Your artwork is arguably as important as your album. It’s potentially what draws people in to listen. After all, if they’ve never heard your content before, what will make them pay attention? Captivating artwork that they can’t ignore!
Album cover art is a really important tool. It speaks for your music. Whether your music requires a soft, gentle image, or a moody and harsh image will completely depend on your music style. It’s a visual aid to help sell your music. Also, it acts as an association to your album. Your artwork is what people will think of when they hear your album name.
Your album artwork acts as an insight into your music, and therefore it’s the first thing that could potentially grab a listener’s attention. In a world where you need listeners to succeed, you need to do everything you can to make your content stand out. Without anyone listening, how can you do this? By making them want to listen – album artwork!
It’s a promotional tool. You carry it across all social platforms and promotional material. If you go on tour, it’s likely your album artwork will be placed on any merchandise, or flyers. It should reflect you just as much as your music does. After all, it’s a representation of your artistic style.
What requirements should your album artwork follow?
Your artwork needs to stick to certain requirements. Each distributor will have their own rules, so it’s important you check with them first before spending hours designing your artwork. You don’t want to create it and then realise it’s the wrong size and needs editing again. This could completely change the format of the image.
However, there are requirements that most streaming stores stick to. Therefore, it’s a good idea to get these in your head as many distributors will reject any artwork that doesn’t fit into these rules. That’s because they aren’t able to send album art to stores that can’t be accepted. It’s best to get into good habits and practise from the very start.
Below are the guidelines:
- A square image, minimum size 3000 x 3000
- Resolution must be at least 72dpi
- JPEG files
- RGB colour for the highest quality, other formats may distort colours
- Image must not be blurry or pixelated unless clearly intentional
- Quality must be high
- Text may only include the album and artist name
- No dates such as sale starts, or words such as new release
- Don’t add logos or any reference to brands, record labels or websites
- No social media accounts, tags, URLs or personal information similar
- Do not include pricing, e.g. Available for $10.99
- Cover art cannot contain anything that could be offensive
- Any pornography, inappropriate images or bad language cannot be included
- UPCs and barcodes won’t be accepted
- Artwork cannot be misleading, including any artist who does not appear on the album
Cover artwork habits to adopt
You need to ensure your image is completely unique to you. Of course, you can take inspiration from other art you see, but the image shouldn’t be a replica of anyone else’s work. Not only is that illegally using copyrighted images, but also, it doesn’t speak for you as an artist. Any images you do use, if they don’t belong to you, they must be authorised images.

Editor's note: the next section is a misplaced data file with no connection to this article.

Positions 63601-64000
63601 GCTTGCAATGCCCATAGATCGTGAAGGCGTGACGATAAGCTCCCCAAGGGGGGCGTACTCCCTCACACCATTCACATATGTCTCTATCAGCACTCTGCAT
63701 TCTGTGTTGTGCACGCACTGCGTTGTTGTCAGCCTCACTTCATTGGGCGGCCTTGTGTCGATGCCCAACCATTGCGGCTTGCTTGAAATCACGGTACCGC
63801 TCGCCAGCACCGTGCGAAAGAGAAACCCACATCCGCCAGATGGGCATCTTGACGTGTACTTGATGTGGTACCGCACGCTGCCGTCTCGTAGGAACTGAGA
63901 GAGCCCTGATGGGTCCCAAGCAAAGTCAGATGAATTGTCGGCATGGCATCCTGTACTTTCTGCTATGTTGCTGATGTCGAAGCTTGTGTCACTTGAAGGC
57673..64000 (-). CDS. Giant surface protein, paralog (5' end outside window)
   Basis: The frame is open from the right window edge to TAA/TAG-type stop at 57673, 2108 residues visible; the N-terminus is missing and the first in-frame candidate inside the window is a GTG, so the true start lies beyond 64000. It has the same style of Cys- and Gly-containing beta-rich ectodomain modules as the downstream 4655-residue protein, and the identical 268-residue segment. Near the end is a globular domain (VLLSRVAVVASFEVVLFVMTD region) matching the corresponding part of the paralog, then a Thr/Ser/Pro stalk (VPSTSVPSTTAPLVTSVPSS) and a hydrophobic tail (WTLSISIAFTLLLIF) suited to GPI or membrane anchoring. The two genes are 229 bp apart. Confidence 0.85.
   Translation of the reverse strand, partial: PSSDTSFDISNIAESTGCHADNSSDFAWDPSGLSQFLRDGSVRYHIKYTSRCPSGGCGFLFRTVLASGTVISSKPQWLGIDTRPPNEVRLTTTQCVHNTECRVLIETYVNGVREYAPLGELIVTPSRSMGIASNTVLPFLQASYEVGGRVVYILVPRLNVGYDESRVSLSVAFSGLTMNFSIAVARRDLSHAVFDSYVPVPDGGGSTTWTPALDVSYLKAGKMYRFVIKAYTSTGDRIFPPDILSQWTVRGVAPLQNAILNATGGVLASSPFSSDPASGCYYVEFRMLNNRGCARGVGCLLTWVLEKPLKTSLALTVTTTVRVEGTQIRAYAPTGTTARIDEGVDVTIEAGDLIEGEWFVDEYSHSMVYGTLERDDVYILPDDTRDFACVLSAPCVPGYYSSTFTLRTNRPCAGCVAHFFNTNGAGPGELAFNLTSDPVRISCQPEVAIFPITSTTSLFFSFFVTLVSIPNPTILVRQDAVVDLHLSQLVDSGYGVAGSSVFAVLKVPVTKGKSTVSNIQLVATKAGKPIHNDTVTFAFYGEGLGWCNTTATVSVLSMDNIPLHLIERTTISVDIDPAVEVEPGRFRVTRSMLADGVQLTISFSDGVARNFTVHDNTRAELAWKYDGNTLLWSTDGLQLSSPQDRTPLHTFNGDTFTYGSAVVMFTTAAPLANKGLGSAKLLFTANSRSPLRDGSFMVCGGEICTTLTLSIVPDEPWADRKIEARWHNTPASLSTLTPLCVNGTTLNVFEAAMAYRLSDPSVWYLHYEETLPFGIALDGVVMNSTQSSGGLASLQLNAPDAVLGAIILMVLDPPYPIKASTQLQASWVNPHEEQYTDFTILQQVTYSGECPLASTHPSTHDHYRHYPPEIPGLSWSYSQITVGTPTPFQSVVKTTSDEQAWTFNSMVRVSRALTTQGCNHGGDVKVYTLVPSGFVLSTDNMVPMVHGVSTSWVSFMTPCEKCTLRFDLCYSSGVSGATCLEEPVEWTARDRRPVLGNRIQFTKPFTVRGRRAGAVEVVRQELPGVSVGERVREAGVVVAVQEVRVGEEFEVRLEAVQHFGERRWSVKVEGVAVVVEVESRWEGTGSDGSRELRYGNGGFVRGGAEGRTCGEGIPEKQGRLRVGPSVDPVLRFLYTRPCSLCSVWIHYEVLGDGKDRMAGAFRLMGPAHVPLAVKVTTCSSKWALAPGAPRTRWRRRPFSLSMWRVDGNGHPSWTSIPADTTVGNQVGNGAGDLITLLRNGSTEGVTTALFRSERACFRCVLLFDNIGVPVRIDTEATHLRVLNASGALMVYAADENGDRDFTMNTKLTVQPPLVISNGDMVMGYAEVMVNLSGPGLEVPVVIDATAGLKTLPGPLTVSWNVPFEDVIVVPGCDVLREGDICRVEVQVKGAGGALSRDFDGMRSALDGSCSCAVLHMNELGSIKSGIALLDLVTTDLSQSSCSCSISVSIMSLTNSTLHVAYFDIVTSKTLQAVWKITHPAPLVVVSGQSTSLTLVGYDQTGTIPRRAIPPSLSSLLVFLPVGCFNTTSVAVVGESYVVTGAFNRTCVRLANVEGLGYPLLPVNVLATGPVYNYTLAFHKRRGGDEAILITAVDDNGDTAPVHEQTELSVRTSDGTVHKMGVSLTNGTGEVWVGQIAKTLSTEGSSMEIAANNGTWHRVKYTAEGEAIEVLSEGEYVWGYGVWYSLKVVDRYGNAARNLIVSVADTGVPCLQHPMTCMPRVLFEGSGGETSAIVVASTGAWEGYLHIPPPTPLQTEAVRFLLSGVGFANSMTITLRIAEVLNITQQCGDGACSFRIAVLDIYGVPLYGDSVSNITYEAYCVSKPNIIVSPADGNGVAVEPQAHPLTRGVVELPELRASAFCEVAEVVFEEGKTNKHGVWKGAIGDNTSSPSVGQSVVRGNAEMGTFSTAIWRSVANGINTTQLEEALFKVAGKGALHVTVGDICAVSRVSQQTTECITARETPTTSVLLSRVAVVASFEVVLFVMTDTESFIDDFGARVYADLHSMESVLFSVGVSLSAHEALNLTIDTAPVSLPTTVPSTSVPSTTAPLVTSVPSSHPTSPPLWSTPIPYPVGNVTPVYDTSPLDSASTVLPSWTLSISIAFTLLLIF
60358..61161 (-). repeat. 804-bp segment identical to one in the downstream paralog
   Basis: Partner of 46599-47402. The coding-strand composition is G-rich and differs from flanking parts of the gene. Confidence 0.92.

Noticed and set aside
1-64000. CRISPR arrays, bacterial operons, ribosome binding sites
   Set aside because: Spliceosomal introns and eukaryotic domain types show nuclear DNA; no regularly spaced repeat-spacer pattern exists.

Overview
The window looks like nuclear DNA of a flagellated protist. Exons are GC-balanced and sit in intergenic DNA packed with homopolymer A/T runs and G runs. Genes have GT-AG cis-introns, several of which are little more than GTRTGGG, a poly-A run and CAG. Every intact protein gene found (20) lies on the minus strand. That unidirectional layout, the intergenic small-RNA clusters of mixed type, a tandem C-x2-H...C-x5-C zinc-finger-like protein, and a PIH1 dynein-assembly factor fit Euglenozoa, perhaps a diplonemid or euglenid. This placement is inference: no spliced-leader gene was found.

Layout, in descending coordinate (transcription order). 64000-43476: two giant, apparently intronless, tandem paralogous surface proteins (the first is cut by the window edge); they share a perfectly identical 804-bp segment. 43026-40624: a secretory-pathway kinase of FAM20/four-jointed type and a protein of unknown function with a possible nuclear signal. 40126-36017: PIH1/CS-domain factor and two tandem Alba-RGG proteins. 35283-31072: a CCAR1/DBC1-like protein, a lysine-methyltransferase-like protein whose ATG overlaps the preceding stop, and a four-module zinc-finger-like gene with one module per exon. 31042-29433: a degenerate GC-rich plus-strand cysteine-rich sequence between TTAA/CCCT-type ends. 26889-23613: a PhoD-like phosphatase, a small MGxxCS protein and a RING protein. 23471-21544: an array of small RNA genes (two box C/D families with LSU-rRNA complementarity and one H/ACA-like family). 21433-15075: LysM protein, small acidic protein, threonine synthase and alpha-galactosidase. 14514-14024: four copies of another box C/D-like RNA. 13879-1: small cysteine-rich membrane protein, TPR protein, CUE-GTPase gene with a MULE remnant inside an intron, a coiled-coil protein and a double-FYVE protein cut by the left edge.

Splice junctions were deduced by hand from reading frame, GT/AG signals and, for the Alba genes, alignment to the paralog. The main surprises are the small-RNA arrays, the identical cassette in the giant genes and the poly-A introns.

There are many copyright free images out there which you can take and edit or manipulate to work for your album. However, you need to ensure they are exactly that, copyright free. Otherwise, you’re stealing someone else’s work, and it could land you in a lot of trouble. Any images you choose need to be cleared for commercial use, even if you’re purchasing them.
Colour schemes are key
Try to focus on a colour scheme for your brand. This doesn’t mean you can only use a set amount of colours, but, if your branding is dark and moody, and you add bright, colourful images to your artwork, it doesn’t match. You need to secure a strong brand identity. One easy way to do this is through your album artwork.
If you’re adding a font, make sure it’s easy to read. You might want something abstract to fit your branding which is fine. However, if your audience can’t read it, how will they know what the album is called? You’ll also need to consider what colour the text is written in. Anything too similar to the background colours will make it harder to read.
How to start creating album artwork
There are a few ways you can get started. Try to consider what your music means to you. What message are you trying to get across? How do you want your music to make listeners feel? Even consider the lyrics. What were the thoughts behind them when you wrote them down? All of these should factor into how you create your album artwork.
Think about colour schemes and what you want your image to say. Do you want text? If so, where are you going to put it? You can’t have too much of a heavy background if you need text within the image. Do you have artist branding that you want included in your work? Where will this feature? If you need copyright free images, there are a few places you can look.
Free stock photos
Check out websites such as Pexels, Unsplash or Pixabay. All of these sites have thousands of images that you can use which are copyright free. You aren’t required to share the artist’s name within your work, and you can download a high quality copy free of charge. This will allow you to edit and manipulate images, adding text and any other features to make it your own artwork.
Once you’ve got the image you want to use, you can start editing it to make it your own. There are several websites you can use to edit your artwork. Sites such as Canva, GIMP, and Colorcinch are some popular ones which you can access for free. This is really useful for artists who create all their work independently because often they don’t have the budget for the expensive photo editing platforms.